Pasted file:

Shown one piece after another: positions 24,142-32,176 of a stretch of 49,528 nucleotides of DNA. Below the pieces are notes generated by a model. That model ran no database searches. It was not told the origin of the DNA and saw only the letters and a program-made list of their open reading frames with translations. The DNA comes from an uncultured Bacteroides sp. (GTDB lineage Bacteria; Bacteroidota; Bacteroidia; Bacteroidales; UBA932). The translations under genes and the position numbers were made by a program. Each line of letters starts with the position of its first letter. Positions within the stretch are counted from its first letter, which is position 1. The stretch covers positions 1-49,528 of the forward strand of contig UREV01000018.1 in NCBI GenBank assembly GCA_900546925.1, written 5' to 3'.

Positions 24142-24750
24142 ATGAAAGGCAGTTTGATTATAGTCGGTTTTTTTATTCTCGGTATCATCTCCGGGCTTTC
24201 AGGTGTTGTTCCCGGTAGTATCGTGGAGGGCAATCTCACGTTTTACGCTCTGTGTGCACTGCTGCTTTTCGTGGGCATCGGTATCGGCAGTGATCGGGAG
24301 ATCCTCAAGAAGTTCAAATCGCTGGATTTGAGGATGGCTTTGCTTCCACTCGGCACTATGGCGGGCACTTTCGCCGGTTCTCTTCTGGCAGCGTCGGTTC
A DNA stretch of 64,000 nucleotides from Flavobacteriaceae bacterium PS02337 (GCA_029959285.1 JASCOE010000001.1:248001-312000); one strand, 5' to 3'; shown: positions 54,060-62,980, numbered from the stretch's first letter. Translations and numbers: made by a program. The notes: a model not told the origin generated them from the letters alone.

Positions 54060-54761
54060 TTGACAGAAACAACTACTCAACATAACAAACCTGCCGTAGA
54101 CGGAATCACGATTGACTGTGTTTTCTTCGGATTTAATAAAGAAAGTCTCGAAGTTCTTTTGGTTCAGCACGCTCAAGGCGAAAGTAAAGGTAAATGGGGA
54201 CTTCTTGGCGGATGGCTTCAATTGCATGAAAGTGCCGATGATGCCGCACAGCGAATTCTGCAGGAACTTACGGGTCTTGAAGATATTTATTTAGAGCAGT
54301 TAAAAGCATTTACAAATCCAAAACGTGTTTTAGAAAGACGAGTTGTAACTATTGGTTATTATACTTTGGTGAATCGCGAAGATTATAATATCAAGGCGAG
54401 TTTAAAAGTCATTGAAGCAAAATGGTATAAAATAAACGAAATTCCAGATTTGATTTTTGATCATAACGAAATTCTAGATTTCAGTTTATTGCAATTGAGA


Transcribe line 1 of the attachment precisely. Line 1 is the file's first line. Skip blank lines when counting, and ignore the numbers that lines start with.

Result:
Shown one piece after another: positions 24,142-32,176 of a stretch of 49,528 nucleotides of DNA. Below the pieces are notes generated by a model. That model ran no database searches. It was not told the origin of the DNA and saw only the letters and a program-made list of their open reading frames with translations. The DNA comes from an uncultured Bacteroides sp. (GTDB lineage Bacteria; Bacteroidota; Bacteroidia; Bacteroidales; UBA932). The translations under genes and the position numbers were made by a program. Each line of letters starts with the position of its first letter. Positions within the stretch are counted from its first letter, which is position 1. The stretch covers positions 1-49,528 of the forward strand of contig UREV01000018.1 in NCBI GenBank assembly GCA_900546925.1, written 5' to 3'.